It's hard to find work as a doctor when using your real name will get you killed. So hard that when a reclusive billionaire offers Dr. Peter Brown, aka Pietro Brnwa, a job accompanying a sexy but self-destructive paleontologist on the world's worst field assignment, Brown has no real choice but to say yes. Even if it means that an army of murderers, mobsters, and international drug dealers - not to mention the occasional lake monster - are about to have a serious Pietro Brnwa problem.
Facing new and old monsters alike, Dr. Brnwa's story continues in this darkly funny and lightning-paced follow up to Josh Bazell's best-selling debut.
Also listen to the first book, Beat the Reaper.
©2012 Josh Bazell (P)2012 Hachette
"[Bazell's books] are hard-boiled thrillers, written in one of the most distinctively entertaining new fictional voices I've run across in years, in any genre. There is a massive density of information in [Wild Thing]...but Bazell wields it with wonderful lightness. Reading him is like being able to monopolize the attention of the most interesting person at a party...It's so rare that you see a really brilliant writer who is committed, 100%, in every sentence, to giving you a good time. Bazell is, and he does." (Lev Grossman, Time)
"Carl Hiaasen fans will relish Bazell's frenetic sequel to 2009's Beat the Reaper...Bazell expertly blends action, farce, and political satire, and his wide-ranging imagination bodes well for the future of the series." (Publishers Weekly, Starred Review)
"The book is composed in Bazell's propulsive, profanity-laden style, peppering startling violence with detailed footnotes that cover subjects like tooth reinsertions and human cryogenics...Props to Bazell for not cranking out an idle retread of Beat the Reaper. A funny, unexpected journey for our hero that sets up the next installment with finesse." (Kirkus)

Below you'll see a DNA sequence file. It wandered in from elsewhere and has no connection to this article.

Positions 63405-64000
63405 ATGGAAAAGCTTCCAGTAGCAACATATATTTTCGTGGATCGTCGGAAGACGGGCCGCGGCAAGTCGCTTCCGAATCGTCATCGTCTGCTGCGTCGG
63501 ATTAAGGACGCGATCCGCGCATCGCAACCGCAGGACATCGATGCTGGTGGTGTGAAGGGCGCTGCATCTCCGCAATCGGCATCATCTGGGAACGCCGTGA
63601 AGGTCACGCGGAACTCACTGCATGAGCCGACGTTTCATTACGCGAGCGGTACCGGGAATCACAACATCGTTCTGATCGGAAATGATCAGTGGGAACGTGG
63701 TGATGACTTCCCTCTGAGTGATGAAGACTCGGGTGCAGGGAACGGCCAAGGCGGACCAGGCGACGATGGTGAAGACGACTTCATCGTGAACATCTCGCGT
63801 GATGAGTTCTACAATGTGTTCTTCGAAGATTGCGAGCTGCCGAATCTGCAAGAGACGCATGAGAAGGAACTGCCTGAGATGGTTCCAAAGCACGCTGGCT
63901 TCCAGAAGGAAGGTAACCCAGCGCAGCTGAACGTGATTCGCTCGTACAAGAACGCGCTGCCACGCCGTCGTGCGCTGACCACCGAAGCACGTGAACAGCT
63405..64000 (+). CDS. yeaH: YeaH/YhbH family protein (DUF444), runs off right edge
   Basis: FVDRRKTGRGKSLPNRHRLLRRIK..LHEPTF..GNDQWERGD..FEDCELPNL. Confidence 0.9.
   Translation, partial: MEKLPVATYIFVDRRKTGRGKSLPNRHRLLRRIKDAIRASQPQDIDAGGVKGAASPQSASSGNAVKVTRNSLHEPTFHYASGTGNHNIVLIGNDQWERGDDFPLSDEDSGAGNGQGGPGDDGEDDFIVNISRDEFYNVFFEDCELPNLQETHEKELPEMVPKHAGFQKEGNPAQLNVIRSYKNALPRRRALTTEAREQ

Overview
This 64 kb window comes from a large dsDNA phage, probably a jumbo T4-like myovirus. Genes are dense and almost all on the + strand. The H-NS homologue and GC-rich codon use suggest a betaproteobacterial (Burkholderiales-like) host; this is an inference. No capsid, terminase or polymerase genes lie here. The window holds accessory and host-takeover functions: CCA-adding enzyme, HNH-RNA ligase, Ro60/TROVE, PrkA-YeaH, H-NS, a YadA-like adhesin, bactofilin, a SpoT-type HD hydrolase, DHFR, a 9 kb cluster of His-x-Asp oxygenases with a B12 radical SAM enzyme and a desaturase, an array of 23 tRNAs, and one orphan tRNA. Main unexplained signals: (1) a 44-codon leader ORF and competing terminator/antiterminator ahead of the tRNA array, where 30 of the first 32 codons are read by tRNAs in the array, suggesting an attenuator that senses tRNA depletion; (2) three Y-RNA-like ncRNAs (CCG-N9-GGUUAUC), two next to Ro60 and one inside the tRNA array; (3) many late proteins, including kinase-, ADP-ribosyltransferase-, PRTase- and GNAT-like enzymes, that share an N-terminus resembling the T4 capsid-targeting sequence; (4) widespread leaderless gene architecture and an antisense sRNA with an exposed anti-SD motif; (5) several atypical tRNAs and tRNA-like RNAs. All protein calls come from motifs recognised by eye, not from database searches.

Get rid of the Scooby Doo plot and overt political opinions. The violent, morally ambivalent Pietro from Beat the Reaper was way more interesting than the main character (allegedly the same guy) of this book. The rural setting was wrong. Pietro is an urban hero.
Them or Us by David Moody
The performance was good.
The banter was occasionally amusing.
Hopefully just a poor sophomore attempt.
I'm an Audible editor, and I think this quote sums it up: "A voice is such a deep, personal reflection of character." - Daniel Day-Lewis
That must be it, because we know what Josh Bazell can do. He can write the most kickass thriller ever with the most kickass, anti-hero protagonist ever (See “Beat the Reaper”). This book is not that book. At all. Not even close. (Robert Petkoff, You are not responsible for this. You are a great narrator. You did the best you could with what you had.) There’s a weak lake monster subplot along with a useless love interest, and it’s all wrapped up with the most Scooby-Doo of endings.
It’s clear throughout that Bazell used this book as a pulpit to forward his views on politics and religion. You can agree or disagree with him, but you’ll have a hard time speaking clearly because he’s been beating you over the head with it. Unnecessary.
It is a trite cliche, but comparing Wild Thing to cotton candy is very fitting: it is so tasty, it melts in your mouth, but you know its not good for you and when its gone, it has left you with nothing. I loved "Beat the Reaper" - without doubt, one of the best audio books I have listened to. I couldn't wait for the sequel. Wild Thing has some things in common - the main character, of course, but also the snappy dialog and fast pace that keeps things moving. Even though it is immediately apparent that this is the stupidest plot/story line imaginable, I dove in and thoroughly enjoyed myself - right up to the end. By the end, however, the story is so stupid and implausible, I felt like I had just eaten cotton candy again - knowing all along I would regret it.
This is a fun listen and will keep you engaged - especially if you have already listened to Beat the Reaper. If you have not listened to Beat the Reaper, do not like gratuitous violence, lots of vulgarity, or attacks on Republicans, do not listen to this book. If you still want to try it, be sure you have listened to Beat the Reaper first. Not only is it a far superior story, it will allow you to follow all of the references that pepper this story.